In last fall’s CPFA’s CCC Journal edition, I wrote about AB 1807 and its demise. This time, I’m heartened that another attempt will be made. Assemblymember Paul Fong (D – Mountain View) will again sponsor rehire rights legislation (Assembly Bill 852) to aid the job security of part-time faculty throughout the California’s community college system.
But before giving more details, it’s important to acknowledge that CCA developed the language and laid the foundation for this new bill and strategy: Ron Reel, CCA President; Lynette Nyaggah, CCA Vice-President and Chair of the CCA Legislative Committee; and Alan Frey, CTA advisor to governance (who developed this concept); built the legislative framework for the CPFA and the other organizations to support.
With this renewed venture, there will be an even more concerted and organized effort by all stakeholders: CCA, CFT, FACCC, CWA, and CCCI to support this bill — and be assured that CPFA will be closely involved with this endeavor.
This second attempt to secure rights for California’s contingent academic laborers represents a new approach. Instead of mandating that administrators and local bargaining units negotiate rehire rights for many of us (both sides have been blamed for the lack of progress), this bill will change the Ed Code. While this takes the issue out of the hands of the districts, once the revision is in place, local negotiations can still take place to improve on it.
The new Ed Code change calls for “due process” for those who have taught more than “4 years within a district,” and would give some added job security. If someone who has been teaching for fours years or more (and is in good standing), then that individual deserves some minimal job security. Due process is also part of this formula and is already in place and enjoyed by our fellow tenured colleagues. So, this is another attempt to bring equality to our contingent faculty ranks.
If passed during this current legislative session, this will help to infuse some sanity to the existing system, which has proved itself callous and demonstrated a total disregard for the tens of thousands of contingent academic laborers who have been dismissed from teaching without any stated cause or reasons, or who are without any reasonable assurance of being offered any classes to teach from one semester to the next.
There is anecdotal evidence that this goes on every semester. I should know, as I was a casualty of this practice. For more evidence, see Tim Raposa’s article in this issue.
There’s more unique legislation being considered at the Capitol. CFT/CCC has moved forward in bringing language to attempt to cap overloads used by full-time faculty (see their resolution on page 5). This particular principle would prevent full-timers from teaching more than 40% overload at any one semester or 80% for an academic year.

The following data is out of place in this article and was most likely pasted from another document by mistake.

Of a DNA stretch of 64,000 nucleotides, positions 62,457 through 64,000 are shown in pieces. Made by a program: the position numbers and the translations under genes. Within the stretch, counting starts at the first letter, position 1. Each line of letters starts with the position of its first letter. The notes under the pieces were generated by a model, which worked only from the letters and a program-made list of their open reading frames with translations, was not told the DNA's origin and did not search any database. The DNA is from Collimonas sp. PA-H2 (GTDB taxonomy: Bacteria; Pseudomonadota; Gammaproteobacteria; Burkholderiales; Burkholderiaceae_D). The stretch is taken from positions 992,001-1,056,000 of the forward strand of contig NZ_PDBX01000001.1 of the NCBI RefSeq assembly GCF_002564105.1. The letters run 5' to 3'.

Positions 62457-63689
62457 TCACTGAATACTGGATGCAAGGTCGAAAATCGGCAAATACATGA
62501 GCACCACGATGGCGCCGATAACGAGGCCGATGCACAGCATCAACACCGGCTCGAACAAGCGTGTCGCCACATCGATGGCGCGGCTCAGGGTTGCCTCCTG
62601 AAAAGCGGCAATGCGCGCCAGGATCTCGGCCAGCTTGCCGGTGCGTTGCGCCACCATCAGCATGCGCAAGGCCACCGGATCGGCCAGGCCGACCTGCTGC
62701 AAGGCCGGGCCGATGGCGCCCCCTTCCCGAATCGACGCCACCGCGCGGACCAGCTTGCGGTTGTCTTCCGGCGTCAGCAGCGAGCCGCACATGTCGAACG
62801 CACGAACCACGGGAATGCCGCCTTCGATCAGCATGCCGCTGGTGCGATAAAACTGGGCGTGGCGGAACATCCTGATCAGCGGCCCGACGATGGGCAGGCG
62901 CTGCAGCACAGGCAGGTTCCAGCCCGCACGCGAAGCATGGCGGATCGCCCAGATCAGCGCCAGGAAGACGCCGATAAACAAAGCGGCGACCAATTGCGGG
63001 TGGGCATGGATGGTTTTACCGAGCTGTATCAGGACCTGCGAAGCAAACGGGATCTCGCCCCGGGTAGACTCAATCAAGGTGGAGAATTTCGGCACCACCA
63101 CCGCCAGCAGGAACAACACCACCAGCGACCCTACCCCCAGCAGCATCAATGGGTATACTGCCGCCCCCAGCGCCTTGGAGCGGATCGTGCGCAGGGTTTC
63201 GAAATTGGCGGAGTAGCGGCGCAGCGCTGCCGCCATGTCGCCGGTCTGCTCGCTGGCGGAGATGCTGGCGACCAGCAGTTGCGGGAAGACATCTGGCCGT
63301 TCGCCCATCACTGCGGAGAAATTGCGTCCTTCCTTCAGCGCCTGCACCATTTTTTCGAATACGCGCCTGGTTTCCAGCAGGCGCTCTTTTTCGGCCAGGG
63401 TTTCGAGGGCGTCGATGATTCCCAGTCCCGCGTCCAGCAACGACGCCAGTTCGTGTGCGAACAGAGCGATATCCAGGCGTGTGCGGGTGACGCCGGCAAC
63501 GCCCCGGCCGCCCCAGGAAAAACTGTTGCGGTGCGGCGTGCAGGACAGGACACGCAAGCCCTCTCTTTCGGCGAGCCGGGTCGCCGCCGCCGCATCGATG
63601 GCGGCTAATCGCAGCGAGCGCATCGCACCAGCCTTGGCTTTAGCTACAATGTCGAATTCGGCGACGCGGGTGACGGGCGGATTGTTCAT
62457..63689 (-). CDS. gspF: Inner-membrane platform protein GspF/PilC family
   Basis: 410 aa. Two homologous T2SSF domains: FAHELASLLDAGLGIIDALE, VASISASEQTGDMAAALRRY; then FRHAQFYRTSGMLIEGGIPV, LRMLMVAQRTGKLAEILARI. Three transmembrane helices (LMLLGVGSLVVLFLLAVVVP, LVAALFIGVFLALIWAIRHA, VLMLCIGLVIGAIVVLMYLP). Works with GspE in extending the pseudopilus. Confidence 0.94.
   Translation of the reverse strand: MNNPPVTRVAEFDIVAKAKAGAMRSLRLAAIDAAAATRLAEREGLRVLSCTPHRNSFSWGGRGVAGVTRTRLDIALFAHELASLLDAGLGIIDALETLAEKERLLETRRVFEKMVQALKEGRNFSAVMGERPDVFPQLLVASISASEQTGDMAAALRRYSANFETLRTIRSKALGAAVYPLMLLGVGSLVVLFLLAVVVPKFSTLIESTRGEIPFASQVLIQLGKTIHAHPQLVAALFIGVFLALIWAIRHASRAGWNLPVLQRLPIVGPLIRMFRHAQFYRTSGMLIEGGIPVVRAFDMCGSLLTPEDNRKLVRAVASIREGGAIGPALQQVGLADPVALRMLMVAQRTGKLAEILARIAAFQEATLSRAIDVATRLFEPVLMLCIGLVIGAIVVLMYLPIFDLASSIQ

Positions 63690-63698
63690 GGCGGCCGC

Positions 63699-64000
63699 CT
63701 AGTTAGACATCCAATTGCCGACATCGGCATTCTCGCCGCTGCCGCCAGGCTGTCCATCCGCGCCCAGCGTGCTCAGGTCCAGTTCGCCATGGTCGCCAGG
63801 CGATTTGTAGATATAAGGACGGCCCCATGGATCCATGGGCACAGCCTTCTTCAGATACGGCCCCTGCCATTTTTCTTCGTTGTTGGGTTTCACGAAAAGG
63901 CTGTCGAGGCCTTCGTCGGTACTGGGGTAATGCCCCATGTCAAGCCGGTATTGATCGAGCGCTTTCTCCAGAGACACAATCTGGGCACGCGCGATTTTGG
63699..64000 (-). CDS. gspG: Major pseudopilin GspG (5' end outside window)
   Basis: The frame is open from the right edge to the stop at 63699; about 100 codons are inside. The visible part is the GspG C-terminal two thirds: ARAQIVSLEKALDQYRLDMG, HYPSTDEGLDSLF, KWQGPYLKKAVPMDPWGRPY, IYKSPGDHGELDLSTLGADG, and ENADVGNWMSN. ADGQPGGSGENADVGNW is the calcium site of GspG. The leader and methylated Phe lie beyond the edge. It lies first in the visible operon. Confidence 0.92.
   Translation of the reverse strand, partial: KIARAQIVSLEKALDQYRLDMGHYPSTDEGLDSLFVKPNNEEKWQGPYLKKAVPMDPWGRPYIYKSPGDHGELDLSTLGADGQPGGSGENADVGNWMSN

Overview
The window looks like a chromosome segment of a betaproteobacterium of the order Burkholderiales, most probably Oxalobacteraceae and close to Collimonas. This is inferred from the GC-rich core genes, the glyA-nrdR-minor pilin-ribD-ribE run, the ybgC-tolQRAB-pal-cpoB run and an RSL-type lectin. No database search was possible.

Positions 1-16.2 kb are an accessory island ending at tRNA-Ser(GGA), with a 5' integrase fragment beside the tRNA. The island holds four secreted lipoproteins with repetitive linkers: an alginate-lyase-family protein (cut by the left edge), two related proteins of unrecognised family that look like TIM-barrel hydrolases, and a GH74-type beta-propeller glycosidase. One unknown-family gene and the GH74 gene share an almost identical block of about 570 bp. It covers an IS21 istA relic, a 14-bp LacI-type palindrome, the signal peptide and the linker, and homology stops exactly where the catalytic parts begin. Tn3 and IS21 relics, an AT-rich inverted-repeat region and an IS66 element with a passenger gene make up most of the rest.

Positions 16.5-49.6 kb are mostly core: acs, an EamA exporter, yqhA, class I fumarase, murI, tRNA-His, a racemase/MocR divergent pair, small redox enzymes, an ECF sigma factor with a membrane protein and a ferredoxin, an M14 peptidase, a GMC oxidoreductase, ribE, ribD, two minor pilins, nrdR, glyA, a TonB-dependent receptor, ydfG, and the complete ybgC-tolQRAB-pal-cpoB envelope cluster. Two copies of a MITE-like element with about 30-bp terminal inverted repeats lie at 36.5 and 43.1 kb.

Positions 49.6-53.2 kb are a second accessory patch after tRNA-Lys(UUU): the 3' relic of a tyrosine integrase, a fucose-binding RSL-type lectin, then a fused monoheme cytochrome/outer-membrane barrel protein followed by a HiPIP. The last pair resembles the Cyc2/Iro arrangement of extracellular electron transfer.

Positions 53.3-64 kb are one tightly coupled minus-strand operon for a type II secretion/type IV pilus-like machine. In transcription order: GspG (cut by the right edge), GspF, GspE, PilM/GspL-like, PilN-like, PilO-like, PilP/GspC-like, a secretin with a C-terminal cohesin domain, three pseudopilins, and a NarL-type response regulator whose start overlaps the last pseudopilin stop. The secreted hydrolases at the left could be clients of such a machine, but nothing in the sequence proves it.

According to the CFT Resolution which passed last November, this would “…prohibit full-time community college faculty members from being assigned to teach more than two three-unit classes per semester or quarter beyond a normal full-time workload of 15 semester or quarter units.”
Such language is an attempt to follow the universal understanding on what constitutes a “normal workload.” The rationale behind this proposal is soundly argued by Phylis Eckler of Los Angeles City College (and recipient of the Margaret Quan Part-Time Advocate of the Year Award 2009-10) who states “excessive overload for full-time faculty takes away from the academic quality of an institution.
“Professional duties can be neglected, programs suffer, shared governance falters, and students are denied the full attention of the faculty member. A reasonable amount of overload teaching (such as 40% in one semester) can help the institution fulfill the need for sudden surges in growth and the need for certain expertise, but more than that is harmful to the college and its students.”
If the intent of the CFT resolution becomes reality, part-time faculty would have more opportunities to teach. There’s nothing here that will harm our fellow union members: in fact, it will help them to become more in tune with their campus community. Both of these efforts have something in common: respect and equality for all faculty, and a formula for ensuring success for our students. As educators, isn’t that what we’re all about?